3. If there's net investment income - the lower of the net investment income or the calculated imputed interest is accounted as interest. This is codified in Sec. 7872(d)1.A.

  4. If the loan is above $100K - calculate imputed interest and it all is accounted.

  5. If there's imputed interest - it is considered a gift, and if it exceeds $14K (together with all the other gifts from that person to you during the year) - gift tax applies and gift tax return should be filed.

All the accounted interest should appear on your uncle's Schedule B as income to him.

Note: the amounts are aggregate, not per loan. I.e.: if your uncle gave you $70K now, but another $31K last year - the amount in question is not $70K, it is $101K.

Another note: if your net investment income is less than $1000, then it is considered to be $0 (as you mentioned in your answer). This is called "de minimis rule", and is codified in Sec. 7872(d)1.E(ii).


To answer your specific questions, as it seems you've got the Sec. 7872 conditions right:

Does the fact that I used the loan to pay off a student loan affect things?

No.

I drew it up as a "demand" loan - so that means he only has to pay taxes based on the short-term AFR, right? So for 2014 that was about 0.34%, so the income is only $238. But it's supposed to be compounded semi-anually. Did I do that correctly?

Yes.

What sort of document should I send to my uncle indicating how much he owes in taxes? I'd like it to be good in case the IRS ever looks.

Write him an email saying "dear uncle, my investment income this year exceeds $1000 limit, so you're on the hook for the imputed interest. Sorry, your loving nephew".

  • littleadv, To me, the sentence "If the loan is used to purchase investment property, then imputed interest rules do not apply if the net investment income from the property does not exceed $1,000." seems to say that there is no problem as long as the net investment income from the property purchased with the loan proceeds does not exceed $1K. Regardless of the meaning of that the that I have put in boldface, I wonder if paying off student loans counts as investing in property. – Dilip Sarwate Dec 26 '14 at 22:06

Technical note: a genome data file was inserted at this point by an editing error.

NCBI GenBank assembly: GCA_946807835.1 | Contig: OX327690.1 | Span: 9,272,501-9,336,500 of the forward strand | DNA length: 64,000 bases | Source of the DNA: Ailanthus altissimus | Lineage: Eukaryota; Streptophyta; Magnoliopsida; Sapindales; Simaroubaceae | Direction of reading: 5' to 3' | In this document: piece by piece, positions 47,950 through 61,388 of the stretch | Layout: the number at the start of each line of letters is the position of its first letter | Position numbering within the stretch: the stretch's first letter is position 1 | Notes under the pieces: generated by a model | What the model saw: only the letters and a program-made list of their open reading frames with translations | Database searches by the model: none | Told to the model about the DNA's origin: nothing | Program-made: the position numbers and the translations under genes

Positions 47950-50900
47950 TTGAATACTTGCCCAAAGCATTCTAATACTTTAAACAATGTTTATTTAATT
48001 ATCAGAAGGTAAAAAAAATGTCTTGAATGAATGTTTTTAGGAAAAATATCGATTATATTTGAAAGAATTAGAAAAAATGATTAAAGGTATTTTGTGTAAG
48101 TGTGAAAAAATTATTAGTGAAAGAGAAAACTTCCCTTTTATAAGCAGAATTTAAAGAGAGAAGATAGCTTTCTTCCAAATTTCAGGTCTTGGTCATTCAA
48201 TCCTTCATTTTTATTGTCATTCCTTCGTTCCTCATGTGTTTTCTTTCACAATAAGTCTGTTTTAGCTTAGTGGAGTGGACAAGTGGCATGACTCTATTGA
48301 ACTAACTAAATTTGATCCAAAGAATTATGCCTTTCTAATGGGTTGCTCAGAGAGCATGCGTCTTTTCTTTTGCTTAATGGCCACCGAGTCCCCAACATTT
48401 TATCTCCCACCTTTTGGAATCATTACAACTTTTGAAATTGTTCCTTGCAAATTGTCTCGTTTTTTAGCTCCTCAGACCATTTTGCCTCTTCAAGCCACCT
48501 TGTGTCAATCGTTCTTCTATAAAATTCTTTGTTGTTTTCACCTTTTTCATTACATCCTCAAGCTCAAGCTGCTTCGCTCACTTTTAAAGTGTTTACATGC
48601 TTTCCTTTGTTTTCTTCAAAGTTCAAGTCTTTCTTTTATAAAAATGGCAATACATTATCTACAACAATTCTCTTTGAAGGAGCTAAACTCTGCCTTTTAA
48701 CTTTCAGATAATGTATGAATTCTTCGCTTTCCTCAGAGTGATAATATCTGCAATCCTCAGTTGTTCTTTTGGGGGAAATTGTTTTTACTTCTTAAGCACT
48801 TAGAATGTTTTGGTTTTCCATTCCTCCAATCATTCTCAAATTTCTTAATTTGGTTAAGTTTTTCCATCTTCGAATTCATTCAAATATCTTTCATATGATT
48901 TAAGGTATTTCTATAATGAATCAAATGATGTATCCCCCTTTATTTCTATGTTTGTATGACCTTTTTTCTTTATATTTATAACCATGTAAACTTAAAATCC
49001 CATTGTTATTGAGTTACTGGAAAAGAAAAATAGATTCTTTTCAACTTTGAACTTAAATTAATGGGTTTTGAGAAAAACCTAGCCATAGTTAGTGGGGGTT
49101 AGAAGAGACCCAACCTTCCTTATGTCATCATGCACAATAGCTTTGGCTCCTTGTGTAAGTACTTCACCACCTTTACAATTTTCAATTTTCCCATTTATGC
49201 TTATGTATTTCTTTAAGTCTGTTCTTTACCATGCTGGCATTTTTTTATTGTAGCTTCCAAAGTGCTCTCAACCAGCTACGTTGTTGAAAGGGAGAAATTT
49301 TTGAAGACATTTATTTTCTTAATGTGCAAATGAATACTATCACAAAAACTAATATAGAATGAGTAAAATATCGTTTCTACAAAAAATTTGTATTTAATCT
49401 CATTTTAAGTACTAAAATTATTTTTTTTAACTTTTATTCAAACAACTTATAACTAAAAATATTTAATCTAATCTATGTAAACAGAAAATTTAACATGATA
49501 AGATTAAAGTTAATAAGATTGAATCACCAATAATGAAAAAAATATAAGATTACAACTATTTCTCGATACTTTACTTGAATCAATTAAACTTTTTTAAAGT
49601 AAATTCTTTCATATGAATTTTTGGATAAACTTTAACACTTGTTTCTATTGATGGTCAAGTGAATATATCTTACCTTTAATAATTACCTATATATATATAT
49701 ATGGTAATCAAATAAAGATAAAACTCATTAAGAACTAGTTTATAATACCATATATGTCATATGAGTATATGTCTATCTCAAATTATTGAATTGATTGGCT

• This is great. Thanks so much. I've read so many takes on this rule and it all seems so informal. – cgreen Dec 26 '14 at 22:19
  • @DilipSarwate I didn't read the article, but I did go through the statute. Can you tell me where in the statute it says so? – littleadv Dec 26 '14 at 22:22
  • @littleadv - The code says I have to compound semi-annually. But looking at the AFR (which was 0.25% for January this year and 0.36% for August) I can't find out whether it's supposed to be an annual rate or a semi-annual rate. I.e., is the rate 0.25% for the whole year (=175) or 0.25%+0.36% (=252)? Man this stuff is nuts. – cgreen Dec 27 '14 at 7:14
  • @cgreen you compound semi-anually, but the rate is always annual. – littleadv Dec 27 '14 at 7:16

protected by Community Nov 4 '17 at 19:31